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The markets rallied in afternoon trading on Wednesday after euro zone officials released specific details on how the bloc intends on stemming its sovereign debt crisis.
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As of 3:00 p.m. ET, the Dow Jones Industrial Average gained 129 points, or 1.1%, to 11,837, the S&P 500 rose 9.7 points, or 0.79%, to 1,239 and the Nasdaq Composite gained 5.1 points, or 0.19%, to 2,644.
Traders had a slew of corporate and economic news to mull over on Wednesday in addition to continuing developments on Europe's debt crisis.
European policymakers that have been working to hash out a plan to stem the region's worsening crisis that is threatening to spread from small economies like Greece, to larger ones, such as Italy met on Wednesday in Brussels.
The group agreed on leveraging the region's bailout fund, called the European Financial Stability Facility "several fold," Reuters reported, citing a draft released Wednesday afternoon. Leveraging the EFSF is crucial in increasing its firepower, and making it a robust enough entity to tackle the crisis in Greece, and other euro zone countries, should the need arise. Utilizing leverage has been a major point of contention among many governments. The fund may grow as big as 1 trillion euro after its leveraged -- more than double its un-leveraged size -- Reuters reported, quoting unnamed sources.
Additionally, the draft said the EFSF can act as a risk insurance and special purpose vehicle, further ramping up its usefulness in providing rescues. Separately, German Chancellor Angela Merkel said the European Union is ready to negotiate with banks in crafting a bailout for Greece that would avert an uncontrolled default that may put financial markets in peril.
Still, any plan will need to be approved by the parliaments of all 17 countries in the bloc, where varying political tensions have come into play. Germany -- Europe's economic powerhouse -- has been pushing to reduce its involvement in sovereign bailouts, while at the same time emphasizing the importance of the euro. However, the country's parliament did pass measures that enable the region's bailout fund to utilize leverage on Wednesday.
European markets were down modestly on the day, but closed before the summit concluded. The euro dipped 0.01% to $1.39 in particularly choppy trading. The dollar rose 0.38% against a basket of six world currencies.
Boeing (NYSE:BA) unveiled third-quarter profits of $1.1 billion, more than the $837 million it earned in the same period the year prior, and higher than Wall Street forecast. Shares of the aircraft maker flew higher, leading the Dow by a wide margin.
Ford (NYSE:F) posted third-quarter profits that were less than it earned in the same period last year, but higher than analysts anticipated.
MF Global Holdings (NYSE:MF) has hired an investment bank Evercore Partners (NYSE:EVR) to look into a possible sale, merger, or other strategic options as the company looks to stem its plunging shares, according to a report by The Wall Street Journal.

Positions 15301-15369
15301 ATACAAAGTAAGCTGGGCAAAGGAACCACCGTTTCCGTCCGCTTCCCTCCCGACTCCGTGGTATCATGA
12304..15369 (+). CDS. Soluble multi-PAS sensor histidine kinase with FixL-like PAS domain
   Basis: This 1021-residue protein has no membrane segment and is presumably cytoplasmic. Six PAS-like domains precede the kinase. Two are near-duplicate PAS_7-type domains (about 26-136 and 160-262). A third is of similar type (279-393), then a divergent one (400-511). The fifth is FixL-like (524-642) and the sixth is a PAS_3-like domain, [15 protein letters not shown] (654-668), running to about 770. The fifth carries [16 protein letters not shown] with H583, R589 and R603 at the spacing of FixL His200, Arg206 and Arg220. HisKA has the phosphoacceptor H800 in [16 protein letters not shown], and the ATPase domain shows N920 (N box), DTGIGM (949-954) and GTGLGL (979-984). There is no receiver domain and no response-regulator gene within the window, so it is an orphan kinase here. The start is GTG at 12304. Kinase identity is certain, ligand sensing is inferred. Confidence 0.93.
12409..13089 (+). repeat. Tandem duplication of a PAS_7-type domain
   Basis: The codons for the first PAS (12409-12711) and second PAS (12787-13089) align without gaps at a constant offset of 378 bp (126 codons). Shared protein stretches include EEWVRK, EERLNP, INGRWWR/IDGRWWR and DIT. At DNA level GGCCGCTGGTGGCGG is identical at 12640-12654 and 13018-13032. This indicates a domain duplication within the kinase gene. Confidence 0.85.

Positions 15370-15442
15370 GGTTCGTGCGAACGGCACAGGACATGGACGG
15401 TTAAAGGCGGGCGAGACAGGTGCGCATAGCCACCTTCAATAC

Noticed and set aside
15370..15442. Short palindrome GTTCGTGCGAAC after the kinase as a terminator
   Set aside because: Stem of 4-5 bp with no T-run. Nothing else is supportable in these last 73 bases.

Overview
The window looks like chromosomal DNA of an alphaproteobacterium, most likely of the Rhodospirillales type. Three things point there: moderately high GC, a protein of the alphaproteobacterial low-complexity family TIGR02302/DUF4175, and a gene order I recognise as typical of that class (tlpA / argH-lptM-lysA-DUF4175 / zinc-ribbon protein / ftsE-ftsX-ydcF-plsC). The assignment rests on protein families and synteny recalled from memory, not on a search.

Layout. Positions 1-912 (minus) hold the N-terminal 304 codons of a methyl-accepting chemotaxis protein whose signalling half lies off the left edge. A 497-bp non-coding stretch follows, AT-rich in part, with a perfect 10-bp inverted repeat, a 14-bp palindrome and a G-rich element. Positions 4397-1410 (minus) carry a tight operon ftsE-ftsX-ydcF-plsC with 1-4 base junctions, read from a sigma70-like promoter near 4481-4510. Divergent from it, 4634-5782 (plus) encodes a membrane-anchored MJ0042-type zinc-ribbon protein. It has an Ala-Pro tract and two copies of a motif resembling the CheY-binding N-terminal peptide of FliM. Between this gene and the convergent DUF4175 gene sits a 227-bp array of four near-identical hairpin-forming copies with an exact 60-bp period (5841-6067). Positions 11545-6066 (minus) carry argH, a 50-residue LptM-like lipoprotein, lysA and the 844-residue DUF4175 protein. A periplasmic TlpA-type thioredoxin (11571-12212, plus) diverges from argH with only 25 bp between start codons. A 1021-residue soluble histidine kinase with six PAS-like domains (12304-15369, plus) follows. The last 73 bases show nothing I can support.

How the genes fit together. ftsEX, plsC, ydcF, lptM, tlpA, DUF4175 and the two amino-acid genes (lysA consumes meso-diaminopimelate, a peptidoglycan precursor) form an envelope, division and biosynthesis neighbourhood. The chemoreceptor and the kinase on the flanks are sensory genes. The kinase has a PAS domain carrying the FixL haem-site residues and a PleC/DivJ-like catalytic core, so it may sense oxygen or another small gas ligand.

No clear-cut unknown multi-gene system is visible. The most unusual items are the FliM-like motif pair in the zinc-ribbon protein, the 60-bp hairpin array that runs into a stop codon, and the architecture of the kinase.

Financial and energy shares were performing the best, while consumer-driven issues like Nordstrom (NYSE:JWN) struggled.
Durable Goods, Home Sales Data Top Expectations
On the economic front, orders for long-lasting goods fell by 0.8% in September, a shallower loss than the 0.9% economists forecast. Excluding the transportation component, orders were actually up 1.7%, much bigger than the 0.4% rise that was anticipated.
The report is important for the manufacturing sector, and could impact a wide swath of companies from Caterpillar (NYSE:CAT) to Apple (NASDAQ:AAPL).
New sales of single-family hopes jumped 5.7% to an annualized rate of 313,000 units in September. Economists expected a smaller increase to 300,000. While supply fell to the lowest level since last April, median home prices are off 10.4% from September of last year.
Demand for housing has remained anemic as a result of stubbornly-tight lending conditions, beaten down consumer confidence, and a glut of available supply on the market.
Energy markets were lower on a bearish inventory report. The Energy Department reported crude oil stocks increased nearly four times more than expected last week, while gasoline draws were slightly shallower than expected. Higher supplies can point to lower overall demand for energy, putting pressure on prices.
Light, sweet crude fell $2.97, or 3.2%, to $90.20 a barrel. Wholesale RBOB gasoline fell 5 cents, or 1.8%, to $2.65 a gallon.
Gold jumped for its forth-straight session. The precious metal climbed $23.10, or 1.4%, to $1,724 a troy ounce. The yield on U.S. government debt moved higher. The benchmark 10-year Treasury note yields 2.160% from 2.116%.
Amazon.com (NASDAQ:AMZN) revealed quarterly results that were well short of analysts' expectations on the top and bottom line after the closing bell on Tuesday. Shares of the largest online retailer plunged 10% on the report.
Nokia (NYSE:NOK) unveiled phones powered by Microsoft's (NASDAQ:MSFT) mobile operating system as the Finland-based company looks to compete with other smartphones powered by Google (NASDAQ:GOOG) and Apple (NASDAQ:AAPL) software.
European blue chips fell 0.38%, the English FTSE 100 rose 0.5% to 5,553 and the German DAX slipped 0.51% to 6,016.
In Asia, the Japanese Nikkei 225 fell 0.16% to 8,748 and the Chinese Hang Seng climbed 0.52% to 19,067.